A new report from Nielsen suggests fewer American households have televisions:
The Nielsen Company, which takes TV set ownership into account when it produces ratings, will tell television networks and advertisers on Tuesday that 96.7 percent of American households now own sets, down from 98.9 percent previously.
There are two reasons for the decline, according to Nielsen. One is poverty: some low-income households no longer own TV sets, most likely because they cannot afford new digital sets and antennas.
The other is technological wizardry: young people who have grown up with laptops in their hands instead of remote controls are opting not to buy TV sets when they graduate from college or enter the work force, at least not at first. Instead, they are subsisting on a diet of television shows and movies from the Internet.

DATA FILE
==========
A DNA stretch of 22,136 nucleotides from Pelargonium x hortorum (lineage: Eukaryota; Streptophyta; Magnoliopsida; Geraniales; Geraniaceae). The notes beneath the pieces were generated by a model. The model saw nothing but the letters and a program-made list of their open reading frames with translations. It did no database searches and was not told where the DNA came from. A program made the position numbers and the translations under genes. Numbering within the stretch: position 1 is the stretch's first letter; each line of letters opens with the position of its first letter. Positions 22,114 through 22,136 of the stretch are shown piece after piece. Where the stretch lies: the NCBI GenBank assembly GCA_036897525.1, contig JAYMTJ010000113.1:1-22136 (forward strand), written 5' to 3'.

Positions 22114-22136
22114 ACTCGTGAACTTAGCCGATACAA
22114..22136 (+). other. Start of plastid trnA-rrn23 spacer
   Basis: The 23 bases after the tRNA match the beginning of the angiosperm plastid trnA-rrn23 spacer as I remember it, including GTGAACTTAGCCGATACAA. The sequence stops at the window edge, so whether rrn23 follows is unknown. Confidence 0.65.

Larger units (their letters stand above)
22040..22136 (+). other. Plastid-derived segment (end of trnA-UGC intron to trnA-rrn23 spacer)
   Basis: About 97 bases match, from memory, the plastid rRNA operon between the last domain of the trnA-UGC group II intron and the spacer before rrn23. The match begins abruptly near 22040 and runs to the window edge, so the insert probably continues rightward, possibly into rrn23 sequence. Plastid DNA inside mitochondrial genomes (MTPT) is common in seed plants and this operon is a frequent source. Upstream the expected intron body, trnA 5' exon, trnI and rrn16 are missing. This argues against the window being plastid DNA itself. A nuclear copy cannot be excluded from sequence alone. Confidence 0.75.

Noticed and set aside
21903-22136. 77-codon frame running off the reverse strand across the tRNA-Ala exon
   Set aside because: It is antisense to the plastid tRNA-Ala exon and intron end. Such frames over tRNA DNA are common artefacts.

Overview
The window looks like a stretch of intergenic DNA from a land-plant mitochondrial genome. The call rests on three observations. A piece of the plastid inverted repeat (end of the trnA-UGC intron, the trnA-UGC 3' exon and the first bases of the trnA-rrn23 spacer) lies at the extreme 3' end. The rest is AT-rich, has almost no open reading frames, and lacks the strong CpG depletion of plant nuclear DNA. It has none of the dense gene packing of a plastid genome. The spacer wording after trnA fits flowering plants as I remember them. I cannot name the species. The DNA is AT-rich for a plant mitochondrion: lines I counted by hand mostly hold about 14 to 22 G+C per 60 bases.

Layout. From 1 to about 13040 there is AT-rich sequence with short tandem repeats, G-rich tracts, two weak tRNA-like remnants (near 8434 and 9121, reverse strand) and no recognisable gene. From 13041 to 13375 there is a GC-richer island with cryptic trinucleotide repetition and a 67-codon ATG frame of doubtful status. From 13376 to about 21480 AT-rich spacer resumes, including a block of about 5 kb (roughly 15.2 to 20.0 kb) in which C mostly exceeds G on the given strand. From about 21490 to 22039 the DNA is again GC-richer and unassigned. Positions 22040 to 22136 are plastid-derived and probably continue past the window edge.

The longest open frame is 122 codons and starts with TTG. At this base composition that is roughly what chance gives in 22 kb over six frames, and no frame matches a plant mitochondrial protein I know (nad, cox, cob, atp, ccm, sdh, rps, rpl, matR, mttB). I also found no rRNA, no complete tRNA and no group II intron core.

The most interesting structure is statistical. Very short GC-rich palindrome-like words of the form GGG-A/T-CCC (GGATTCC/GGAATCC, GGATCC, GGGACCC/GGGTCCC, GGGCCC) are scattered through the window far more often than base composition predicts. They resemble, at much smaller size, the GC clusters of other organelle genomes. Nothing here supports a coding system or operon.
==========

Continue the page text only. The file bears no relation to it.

Nielsen suggests that affordability is really behind this drop in TV set ownership. But of consumer goods that are truly American, isn’t having a television at the top of the list? More than owning a car or a home (granted, these are more expensive) or a radio or a microwave (a lower ownership rate than TVs according to this), the television is a critical part of average American life. And with all of the purchases in recent years of nicer TV sets (LCD, plasma, 3D, LED, digital tuners), there are plenty of older TVs laying out or available for a low price at garage sales, consignment shops, and on Craigslist.
It makes sense that Nielsen is very interested in these figures. Nielsen’s methodology may not seem important to some people but these ratings are incredibly important for the TV industry. These ratings help set advertising rates which drive the industry and dictate which shows survive on the air and which do not. If ratings go up (whether that is because the show is more popular or because Nielsen can show that more people watch it), then networks can ask for more money.